You see, a sane father wouldn’t give his 7 year old child a car key to begin to drive neither will he send him out to go marry. Likewise, until we come into maturity, we may never be able to maximize all of God. Children are born; sons are given! Let’s continue by giving a low down of the life of an average Hebrew boy and how Jesus amplifies this. The first of these events was his "Circumcision," which occurred when he was an infant, at eight days old. This was the moment that he was marked as a "covenant man" in Israel, and was celebrated throughout the community. The second major event was his "Bar-Mitzvah," which took place as he was about to enter into puberty. Bar Mitzvah literally translates as "son of commandment." The word "bar" means "son" in Aramaic, which was the commonly spoken vernacular language of the Jewish people (and much of the Middle East) from around 500 B.C.E. to 400 C.E. The word "mitzvah" is Hebrew for "commandment." The term "bar mitzvah" refers to two things: it is used to describe a boy when he comes of age at 13-years-old and also refers to the religious ceremony that accompanies a boy becoming a Bar Mitzvah. Often a celebratory party will follow the ceremony and that party is also called a bar mitzvah. The word Bar-Mitzvah also means "a son accountable," and this signified the time, not only when he was held accountable for keeping the Commandments of God, but also when he was to become an apprentice under his father in the family business. This, too, was celebrated as a very special event in the life of the child, just as it is today. So for emphasis, Bar Mitzvah describes a boy coming into maturity and also the religious ceremony. When a Jewish boy turns 13-years-old he becomes a "bar mitzvah," whether or not the event is marked with a ceremony or celebration. According to Jewish custom this means that he is considered old enough to have certain rights and responsibilities. These include:

i.                     Performing Mitzvot: Jewish children are not required to perform mitzvot (plural for mitzvah, meaning "commandments"). While they are encouraged fulfill as many mitzvot as possible, the commandments are not obligatory until a boy becomes bar mitzvah. In traditional Jewish practice, a boy who has become bar mitzvah must observe mitzvot just like any adult. These include, but are not limited to, mitzvot  fasting, performing acts of tzedakah (charity) etc.
ii.                   Ethical Responsibility: While not all Jews observe mitzvot, all Jews do recognize that when a boy becomes bar mitzvah he has reached the age of moral and ethical accountability.
iii.                  Religious Services: A bar mitzvah has the right to participate in leading a religious service and also counts in a minyan. (A minyan is a gathering of at least ten men of bar mitzvah age or older. It is required to perform a full prayer service. Women of bat mitzvah age or older also count in some branches of Judaism).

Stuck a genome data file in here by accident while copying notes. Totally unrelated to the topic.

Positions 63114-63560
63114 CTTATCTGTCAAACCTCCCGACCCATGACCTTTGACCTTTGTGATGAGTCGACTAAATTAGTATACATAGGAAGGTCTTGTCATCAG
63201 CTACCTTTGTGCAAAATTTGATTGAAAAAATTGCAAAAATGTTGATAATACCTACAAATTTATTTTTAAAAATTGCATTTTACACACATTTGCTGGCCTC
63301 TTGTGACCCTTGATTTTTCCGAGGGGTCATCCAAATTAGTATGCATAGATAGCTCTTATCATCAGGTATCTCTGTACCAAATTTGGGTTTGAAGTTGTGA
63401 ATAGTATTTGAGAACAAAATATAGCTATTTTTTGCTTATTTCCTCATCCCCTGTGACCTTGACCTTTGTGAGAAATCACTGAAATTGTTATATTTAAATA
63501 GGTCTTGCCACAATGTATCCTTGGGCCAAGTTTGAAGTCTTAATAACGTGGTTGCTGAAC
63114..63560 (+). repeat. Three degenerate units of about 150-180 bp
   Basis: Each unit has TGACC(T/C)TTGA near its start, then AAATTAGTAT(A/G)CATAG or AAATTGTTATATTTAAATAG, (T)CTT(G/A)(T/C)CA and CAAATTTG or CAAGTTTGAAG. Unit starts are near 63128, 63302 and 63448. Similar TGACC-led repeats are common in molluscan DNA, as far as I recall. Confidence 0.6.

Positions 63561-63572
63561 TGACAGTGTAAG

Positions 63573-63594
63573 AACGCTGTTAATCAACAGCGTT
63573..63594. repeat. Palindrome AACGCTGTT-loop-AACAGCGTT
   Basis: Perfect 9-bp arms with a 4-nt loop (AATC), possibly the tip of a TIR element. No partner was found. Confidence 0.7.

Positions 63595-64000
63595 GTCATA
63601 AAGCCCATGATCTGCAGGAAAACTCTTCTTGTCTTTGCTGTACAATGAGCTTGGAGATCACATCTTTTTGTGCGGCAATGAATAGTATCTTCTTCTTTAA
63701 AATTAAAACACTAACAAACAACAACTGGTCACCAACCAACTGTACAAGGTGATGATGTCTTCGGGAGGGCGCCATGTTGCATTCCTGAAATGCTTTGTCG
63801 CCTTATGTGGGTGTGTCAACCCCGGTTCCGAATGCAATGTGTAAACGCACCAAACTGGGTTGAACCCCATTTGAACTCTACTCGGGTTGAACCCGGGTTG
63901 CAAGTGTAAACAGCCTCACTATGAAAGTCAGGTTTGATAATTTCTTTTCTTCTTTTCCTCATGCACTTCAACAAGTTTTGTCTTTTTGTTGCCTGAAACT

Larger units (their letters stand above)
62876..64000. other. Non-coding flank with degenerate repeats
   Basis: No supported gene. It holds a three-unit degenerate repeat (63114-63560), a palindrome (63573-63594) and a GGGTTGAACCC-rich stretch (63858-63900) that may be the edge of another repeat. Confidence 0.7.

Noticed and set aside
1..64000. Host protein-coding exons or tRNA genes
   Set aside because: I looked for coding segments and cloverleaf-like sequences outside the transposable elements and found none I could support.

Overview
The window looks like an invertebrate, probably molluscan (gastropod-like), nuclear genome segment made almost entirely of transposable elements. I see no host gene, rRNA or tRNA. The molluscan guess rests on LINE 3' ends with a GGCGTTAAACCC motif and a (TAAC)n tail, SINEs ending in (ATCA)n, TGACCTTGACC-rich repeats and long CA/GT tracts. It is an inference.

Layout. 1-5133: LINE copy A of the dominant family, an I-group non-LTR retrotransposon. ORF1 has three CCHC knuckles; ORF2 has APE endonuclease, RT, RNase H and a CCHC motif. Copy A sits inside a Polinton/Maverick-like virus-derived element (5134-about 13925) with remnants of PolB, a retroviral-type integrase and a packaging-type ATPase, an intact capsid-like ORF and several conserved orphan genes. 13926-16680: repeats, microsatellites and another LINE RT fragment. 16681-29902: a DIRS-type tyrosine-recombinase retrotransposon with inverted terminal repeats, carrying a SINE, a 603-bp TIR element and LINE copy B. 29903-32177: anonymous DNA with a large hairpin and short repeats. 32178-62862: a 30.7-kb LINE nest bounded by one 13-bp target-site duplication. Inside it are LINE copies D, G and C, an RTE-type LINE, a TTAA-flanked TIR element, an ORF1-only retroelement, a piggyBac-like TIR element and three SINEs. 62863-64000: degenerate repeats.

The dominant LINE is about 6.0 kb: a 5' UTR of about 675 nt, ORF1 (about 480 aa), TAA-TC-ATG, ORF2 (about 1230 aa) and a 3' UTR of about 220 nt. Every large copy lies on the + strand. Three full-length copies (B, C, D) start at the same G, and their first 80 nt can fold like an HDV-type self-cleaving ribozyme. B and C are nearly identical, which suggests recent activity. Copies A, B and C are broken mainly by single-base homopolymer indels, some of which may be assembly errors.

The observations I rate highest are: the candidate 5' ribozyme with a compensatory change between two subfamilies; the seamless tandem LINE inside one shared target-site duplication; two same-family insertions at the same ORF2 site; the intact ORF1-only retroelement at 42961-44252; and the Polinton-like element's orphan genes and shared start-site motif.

iv.                Legal Rights: According to traditional Jewish law, a boy who has become bar mitzvah can sign a contract and testify in a court proceeding.
v.                  Marriage: In traditional Jewish law, a boy can technically be married when he becomes a bar Mitzvah. However, both ancient and modern sources recommend 16 to 18-years-old as the earliest point when a boy should be married. (Source:’’)

The third event was what was known as the "Huiothesia," or the (young man's) "adoption ceremony." The word "Huiothesia” means "Son Placement," and indicates the time when a male child reached what was considered to be the age of maturity (somewhere around 30). At this time, the father of the young man would place his hand on the head of his son and openly proclaim, "This is my beloved son in whom I am well pleased! I bestow upon him now all of my riches and power and authority (through power of attorney) so that he might act on my behalf in all of my affairs." Note, this word (Huiothesia) occurs only five (5) times in the new testament. It is not found in the gospels although the proper meaning and/or principle is there as exemplified in the life of Jesus which will we see in the piece sequel to this. It also very key to note that
the word huiothesia is never used to mean make anyone a son. It is to place a son. Each son who is placed already exists as a son. My point, it’s high time we began ‘taking’ our place and ‘exercising our sonship’…
To be continued

BB PIN:27109A61

No comments: